Join Renata Lerch, Deputy Managing Director of the American Society for Quality and Elisa Pratt, Chief Global Member Engagement Officer of ASIS International, for a discussion on the results of the GEI and insights gained by their associations from analysis of their own member and customer data against the global benchmark. This free 45 minute webinar will take place on December 7th from 100pm-145pm Eastern.
ASQ and ASIS were joined by 13 other major associations for the GEI 2016 including: American Concrete Institute, American Institute of CPAs, APICS, American Society of Civil Engineers, American Society for Clinical Pathology, American College of Chest Physicians (CHEST), Institute of Electrical and Electronics Engineers, International Facility Management Association, International Society of Automation, Information Systems Audit and Control Association, Material Research Society, NACE International, and the Society of Critical Care Medicine.
GEI was design to help associations understand:
How strong is the relationship with members and customers outside of the US?
What is impacting for good or bad the quality of these relationships?
What resources deliver the most value and impact engagement the most?
How relevant is the value proposition to the needs of local members and customers?
What levels of engagement are there and how do members and customers fit into this model?
Thanks to GEI, for the first time association executives are able to better understand how relationship strength impacts the ability to improve engagement with members and customers through empirical data.
For questions on the webinar or GEI2016 (such as to receive a copy of the free report), please contact Peter Turner at 571.275.1516 or email@example.com.
It’s an indicator of where they stand in the global association community in terms of connecting with members and customers.
It’s a signal of where to fine-tune their value propositions in the countries where they work.
And it’s an important benchmark that will help them measure the impact of their global efforts for years to come, both in terms of their own associations and in the context of the larger global association community.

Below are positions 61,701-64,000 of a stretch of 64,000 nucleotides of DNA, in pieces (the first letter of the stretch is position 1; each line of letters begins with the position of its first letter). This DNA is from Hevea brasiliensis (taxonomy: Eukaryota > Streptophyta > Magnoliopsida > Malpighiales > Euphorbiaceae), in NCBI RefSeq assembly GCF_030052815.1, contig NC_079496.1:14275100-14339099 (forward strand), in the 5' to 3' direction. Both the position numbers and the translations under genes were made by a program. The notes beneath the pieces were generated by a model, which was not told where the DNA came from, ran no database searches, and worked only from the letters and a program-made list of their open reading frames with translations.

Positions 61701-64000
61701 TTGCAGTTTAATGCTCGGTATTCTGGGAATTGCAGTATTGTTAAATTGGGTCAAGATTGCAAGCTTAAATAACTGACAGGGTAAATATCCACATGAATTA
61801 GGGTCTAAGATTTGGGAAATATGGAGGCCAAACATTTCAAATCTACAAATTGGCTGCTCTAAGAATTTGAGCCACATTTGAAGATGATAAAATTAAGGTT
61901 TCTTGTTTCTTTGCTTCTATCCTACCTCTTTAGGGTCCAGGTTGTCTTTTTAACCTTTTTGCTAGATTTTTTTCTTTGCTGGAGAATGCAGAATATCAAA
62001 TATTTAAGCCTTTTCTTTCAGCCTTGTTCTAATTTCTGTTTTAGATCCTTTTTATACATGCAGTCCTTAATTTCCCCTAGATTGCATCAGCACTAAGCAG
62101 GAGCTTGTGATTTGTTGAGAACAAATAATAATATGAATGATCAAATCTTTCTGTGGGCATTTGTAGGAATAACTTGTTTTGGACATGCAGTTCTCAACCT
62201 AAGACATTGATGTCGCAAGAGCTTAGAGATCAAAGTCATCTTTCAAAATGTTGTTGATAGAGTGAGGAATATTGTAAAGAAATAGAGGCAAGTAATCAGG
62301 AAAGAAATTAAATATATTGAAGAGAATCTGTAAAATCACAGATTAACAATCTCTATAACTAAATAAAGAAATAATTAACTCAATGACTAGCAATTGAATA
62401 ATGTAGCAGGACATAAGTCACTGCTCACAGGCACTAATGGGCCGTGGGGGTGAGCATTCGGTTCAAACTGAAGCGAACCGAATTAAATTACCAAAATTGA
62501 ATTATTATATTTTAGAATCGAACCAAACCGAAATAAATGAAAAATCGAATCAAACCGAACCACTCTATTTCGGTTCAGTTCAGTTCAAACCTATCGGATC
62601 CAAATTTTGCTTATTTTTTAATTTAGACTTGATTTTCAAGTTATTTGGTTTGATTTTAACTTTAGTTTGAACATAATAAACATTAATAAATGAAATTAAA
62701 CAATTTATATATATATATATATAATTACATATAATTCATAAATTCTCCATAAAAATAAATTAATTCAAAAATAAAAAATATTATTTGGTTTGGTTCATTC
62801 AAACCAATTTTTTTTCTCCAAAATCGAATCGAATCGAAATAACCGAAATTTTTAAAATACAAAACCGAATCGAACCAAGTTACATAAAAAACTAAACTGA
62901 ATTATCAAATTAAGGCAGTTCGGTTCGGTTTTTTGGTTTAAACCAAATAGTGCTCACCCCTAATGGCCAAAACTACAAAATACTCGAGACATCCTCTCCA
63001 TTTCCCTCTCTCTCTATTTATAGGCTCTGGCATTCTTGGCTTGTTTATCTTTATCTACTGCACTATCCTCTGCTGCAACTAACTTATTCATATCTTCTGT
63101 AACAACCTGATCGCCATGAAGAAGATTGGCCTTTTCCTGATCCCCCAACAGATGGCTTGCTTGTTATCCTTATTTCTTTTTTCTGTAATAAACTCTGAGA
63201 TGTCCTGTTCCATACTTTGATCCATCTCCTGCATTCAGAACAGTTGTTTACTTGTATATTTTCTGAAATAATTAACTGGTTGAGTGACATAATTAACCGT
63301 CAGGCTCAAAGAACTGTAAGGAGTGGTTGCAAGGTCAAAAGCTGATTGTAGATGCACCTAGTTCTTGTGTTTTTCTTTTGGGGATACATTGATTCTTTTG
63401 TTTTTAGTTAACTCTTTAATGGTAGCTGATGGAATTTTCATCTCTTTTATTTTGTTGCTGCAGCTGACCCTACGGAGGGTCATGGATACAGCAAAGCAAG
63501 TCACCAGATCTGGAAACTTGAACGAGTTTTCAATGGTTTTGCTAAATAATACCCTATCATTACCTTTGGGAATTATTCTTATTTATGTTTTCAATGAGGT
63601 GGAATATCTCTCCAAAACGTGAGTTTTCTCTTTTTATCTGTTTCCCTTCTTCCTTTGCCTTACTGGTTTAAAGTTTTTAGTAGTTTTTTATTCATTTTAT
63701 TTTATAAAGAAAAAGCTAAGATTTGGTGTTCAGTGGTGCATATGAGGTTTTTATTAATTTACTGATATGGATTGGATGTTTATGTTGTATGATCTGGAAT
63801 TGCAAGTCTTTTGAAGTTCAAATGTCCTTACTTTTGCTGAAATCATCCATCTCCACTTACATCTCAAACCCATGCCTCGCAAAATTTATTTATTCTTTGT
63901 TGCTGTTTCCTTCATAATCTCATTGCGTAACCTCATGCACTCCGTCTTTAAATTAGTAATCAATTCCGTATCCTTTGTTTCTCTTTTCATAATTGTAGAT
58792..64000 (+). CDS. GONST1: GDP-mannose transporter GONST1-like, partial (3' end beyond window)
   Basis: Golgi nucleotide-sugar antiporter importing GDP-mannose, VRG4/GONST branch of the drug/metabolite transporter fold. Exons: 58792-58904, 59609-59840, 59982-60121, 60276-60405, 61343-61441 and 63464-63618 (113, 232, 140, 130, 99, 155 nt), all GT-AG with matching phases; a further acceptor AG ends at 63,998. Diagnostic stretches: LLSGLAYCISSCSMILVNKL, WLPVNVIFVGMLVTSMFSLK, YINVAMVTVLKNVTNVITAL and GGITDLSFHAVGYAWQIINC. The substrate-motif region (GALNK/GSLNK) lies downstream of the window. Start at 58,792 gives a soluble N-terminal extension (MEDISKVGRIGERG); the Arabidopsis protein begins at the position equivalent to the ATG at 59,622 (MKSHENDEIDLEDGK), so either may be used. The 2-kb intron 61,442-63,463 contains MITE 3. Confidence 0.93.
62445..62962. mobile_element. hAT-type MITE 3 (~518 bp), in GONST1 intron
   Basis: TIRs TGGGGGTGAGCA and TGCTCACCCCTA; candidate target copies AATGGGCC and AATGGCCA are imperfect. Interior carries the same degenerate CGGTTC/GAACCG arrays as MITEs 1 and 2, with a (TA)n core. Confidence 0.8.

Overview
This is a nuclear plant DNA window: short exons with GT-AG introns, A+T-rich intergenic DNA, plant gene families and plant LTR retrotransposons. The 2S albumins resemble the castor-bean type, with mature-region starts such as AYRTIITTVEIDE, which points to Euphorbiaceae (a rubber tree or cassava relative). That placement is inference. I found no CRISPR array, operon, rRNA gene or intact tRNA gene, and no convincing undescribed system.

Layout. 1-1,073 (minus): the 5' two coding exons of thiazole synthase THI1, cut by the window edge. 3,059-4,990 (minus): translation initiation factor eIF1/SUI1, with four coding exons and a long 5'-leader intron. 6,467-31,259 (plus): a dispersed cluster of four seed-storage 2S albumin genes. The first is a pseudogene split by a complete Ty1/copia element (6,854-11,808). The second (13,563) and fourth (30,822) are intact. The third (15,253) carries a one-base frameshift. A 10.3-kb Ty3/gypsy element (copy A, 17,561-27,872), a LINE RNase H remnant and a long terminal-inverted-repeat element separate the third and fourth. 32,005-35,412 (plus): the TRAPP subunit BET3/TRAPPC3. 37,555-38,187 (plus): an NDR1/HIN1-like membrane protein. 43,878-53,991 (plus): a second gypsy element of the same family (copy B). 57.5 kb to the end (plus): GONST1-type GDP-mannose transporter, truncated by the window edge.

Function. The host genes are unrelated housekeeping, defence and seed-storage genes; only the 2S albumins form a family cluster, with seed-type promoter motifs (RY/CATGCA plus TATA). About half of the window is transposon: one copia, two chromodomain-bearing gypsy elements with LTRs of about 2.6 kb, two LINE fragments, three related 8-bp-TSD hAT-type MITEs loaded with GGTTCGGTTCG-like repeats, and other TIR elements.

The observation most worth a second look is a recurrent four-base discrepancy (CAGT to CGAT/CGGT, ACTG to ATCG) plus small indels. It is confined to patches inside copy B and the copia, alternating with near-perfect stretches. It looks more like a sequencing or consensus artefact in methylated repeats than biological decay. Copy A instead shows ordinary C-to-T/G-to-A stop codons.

We spoke with representatives from five associations that participated in the GEI—and in the Global Engagement Summit held in Washington, D.C., in June—to hear their responses to the index in general, their own findings, and how they plan to respond to lessons from the Index.
Certification and accreditation programs are consistently strong-performing products according to the GEI, and some participants found validation of their own efforts through the index. “Certification has been a very valuable part of our operating to an international audience,” says Sue Reimbold, Senior VP, Marketing and Communications, at the American College of Chest Physicians. “Being able to listen in [at the Summit] and hear that that’s what we’re doing well was good to hear, in our individual report. But it was also good to hear what level of importance there was, specifically for global members across all the associations.”
However, participants also found opportunities to better present and market those certifications. Jennifer R. Young, Director, International Operations at the American Society for Clinical Pathology, says the GEI recommended a more individualized focus on marketing its certification based on where it was presenting it. “We have sort of a template advertisement,” she says. “I think in the future, we will be pushing more of a communications campaign now, especially in target markets. It was good timing.” Young points out that ASCP is currently working on a pre-certification curriculum that will be delivered locally, and that the GEI served as a prompt to think about localizing the delivery—an essential step in building loyalty among members and customers.
Strategies and Squeaky Wheels
For Nate Lavigne, Senior Manager, Information Technology at NACE International, the GEI provided an opportunity to steer its global efforts more strategically, rather than responding to member concerns on a case-by-case basis.
“We had had a squeaky wheel scenario,” he says. “We had a lot of our members say, ‘We need things translated, we want things in our local language, we want this, we want this.’ And the survey was actually able to disprove [the necessity of translations in every situation]. That lets us allocate resources accordingly because translations are very costly. There are still some key things we want to translate, but it shifts that focus away and we have the data to back it up now.”
For Renata L. Lerch, Deputy Managing Director of ASQ Global, the GEI was a reminder that engagement is a critical part of a product. Though ASQ performed very well in the Index, with a Relationship Index of 93, she still sees an opportunity to deepen relationships.
“I see with ASQ we are still lacking so much with delivering engagement to the global audience,” she says. “It’s in marketing, it’s in sales, it’s in strategic thinking, it’s in integration of all pieces. We work with B2B, with B2C, with pretty much all segments that you can imagine. There is really so much that we can do in terms of strategizing, having more focused interactions and more focus on the user experience, rather than so much on the product than we do right now. I think there’s really a lot to do.”
The Power of the Customer